But Daddy was away. Auntie had an appointment. Grandma & Grandpa were asleep. And I was too embarrassed to ask anyone else to help me to take him to the emergency room. I knew that he needed treatment because he was miserable. And I knew that I had to suck it up --- get strong --- and take care of my baby. And I did. Mostly. With Meaghan's help :)
Meaghan, Isaac and I went to the emergency room at the Catholic hospital in Bangor. And I was proud of just being able to get there without any significant panic attacks (this can be a problem for me). But when I arrived, I needed help in remembering my name, Isaac's birth date, etc. Meaghan was kind enough to help out when she could.
During the brief insurance interview before treatment, I asked that Isaac's hospital records indicate that we do not want Isaac's immunization information to be shared with the state as we do not immunize Isaac and have been recently battling the state over this. The receptionist agreed to do so ... but with some hesitation. Then, both Meaghan and I noticed that the receptionist was slightly concerned when she asked the one word question, "Mother?", and I replied, "Gisele" (the name of my mother). It turns out she was asking whether I was Isaac's mother. Oops...
Well, I don't know whether you all are seeing where I am going with this yet ... but it turns out that my initial hesitations in responding to questions regarding Isaac's birth date, my name, etc.... and my concern over the state obtaining his records ... as well as my giving my own mother's name when the receptionist asked whether I was Isaac's mother ... seemed to create some concern by the hospital staff as to whether I was really Isaac's Mom. (Perhaps the fact that he looks nothing like me also played a part). While waiting to be seen by the doctor the staff rarely took their eyes off of us ... and the security guard hovered around us. Coincidence? Maybe. But when Meaghan became concerned that we were being watched, I knew that something was up.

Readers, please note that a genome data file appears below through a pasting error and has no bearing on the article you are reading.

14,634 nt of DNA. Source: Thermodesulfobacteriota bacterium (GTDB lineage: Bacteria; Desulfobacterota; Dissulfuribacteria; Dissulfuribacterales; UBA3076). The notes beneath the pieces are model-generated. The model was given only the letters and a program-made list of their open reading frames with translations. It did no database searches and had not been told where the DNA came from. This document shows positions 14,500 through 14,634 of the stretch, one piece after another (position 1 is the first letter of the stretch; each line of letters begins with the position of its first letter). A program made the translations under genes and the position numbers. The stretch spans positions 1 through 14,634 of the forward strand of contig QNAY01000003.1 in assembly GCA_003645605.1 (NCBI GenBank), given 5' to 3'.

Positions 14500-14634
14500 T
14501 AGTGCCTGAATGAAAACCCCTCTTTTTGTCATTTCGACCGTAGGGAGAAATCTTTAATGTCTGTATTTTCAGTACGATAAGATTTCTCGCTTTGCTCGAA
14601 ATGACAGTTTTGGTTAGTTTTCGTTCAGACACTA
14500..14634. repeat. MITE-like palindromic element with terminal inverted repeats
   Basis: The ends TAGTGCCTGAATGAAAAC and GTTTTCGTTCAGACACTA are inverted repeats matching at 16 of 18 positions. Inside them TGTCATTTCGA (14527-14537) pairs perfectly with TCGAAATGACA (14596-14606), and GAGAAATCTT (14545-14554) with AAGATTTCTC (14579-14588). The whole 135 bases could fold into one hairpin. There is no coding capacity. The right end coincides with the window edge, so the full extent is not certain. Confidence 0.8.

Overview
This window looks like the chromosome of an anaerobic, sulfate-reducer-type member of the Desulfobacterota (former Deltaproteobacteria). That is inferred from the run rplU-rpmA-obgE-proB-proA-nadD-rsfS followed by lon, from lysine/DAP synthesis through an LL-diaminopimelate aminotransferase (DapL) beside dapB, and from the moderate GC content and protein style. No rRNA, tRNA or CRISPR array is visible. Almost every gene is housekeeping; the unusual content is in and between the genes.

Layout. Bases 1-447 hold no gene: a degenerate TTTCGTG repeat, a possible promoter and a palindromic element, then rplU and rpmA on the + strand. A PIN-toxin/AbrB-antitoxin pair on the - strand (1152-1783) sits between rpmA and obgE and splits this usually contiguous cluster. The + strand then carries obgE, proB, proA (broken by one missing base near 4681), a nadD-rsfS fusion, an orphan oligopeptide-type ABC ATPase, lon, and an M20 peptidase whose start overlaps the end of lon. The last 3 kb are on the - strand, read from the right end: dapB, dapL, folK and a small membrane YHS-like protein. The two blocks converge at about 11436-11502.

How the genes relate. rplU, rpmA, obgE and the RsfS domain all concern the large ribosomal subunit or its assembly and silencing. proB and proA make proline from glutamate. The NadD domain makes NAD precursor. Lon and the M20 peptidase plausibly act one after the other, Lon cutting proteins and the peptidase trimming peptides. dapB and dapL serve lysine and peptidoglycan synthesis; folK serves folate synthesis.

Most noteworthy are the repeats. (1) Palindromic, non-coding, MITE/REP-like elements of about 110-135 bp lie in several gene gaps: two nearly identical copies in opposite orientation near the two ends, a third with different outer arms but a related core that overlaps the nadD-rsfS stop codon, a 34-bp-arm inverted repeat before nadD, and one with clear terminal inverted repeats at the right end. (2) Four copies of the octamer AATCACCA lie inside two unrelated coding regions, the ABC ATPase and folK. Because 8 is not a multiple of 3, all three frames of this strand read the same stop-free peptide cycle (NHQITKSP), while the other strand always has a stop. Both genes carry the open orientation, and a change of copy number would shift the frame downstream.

After a short wait, Isaac was seen for his conjunctivitis, given meds, and sent on his way. We were asked to stay an extra 20 minutes to be sure that he didn't have a reaction to the medication. During that time, I think all of Isaac's hugs & kisses, and "Mommy, I love you"s gave the staff reason to believe that we were indeed family. What began as concern on their faces, soon turned to smiles. And we all left feeling much better - especially Isaac.
So, I did it! I successfully brought my son to the hospital, calmed his fears, read him some stories, and got him the healing that he needed. I can do this :) I can put aside my adoption PTSD and be the "mother bear" that I need to be in order to do right by my child. He and I will continue to teach one another all that we are capable of. Thank God for Isaac. Thank God for Meaghan. And Thank God for Me. (And a shout out to modern medicine as well!)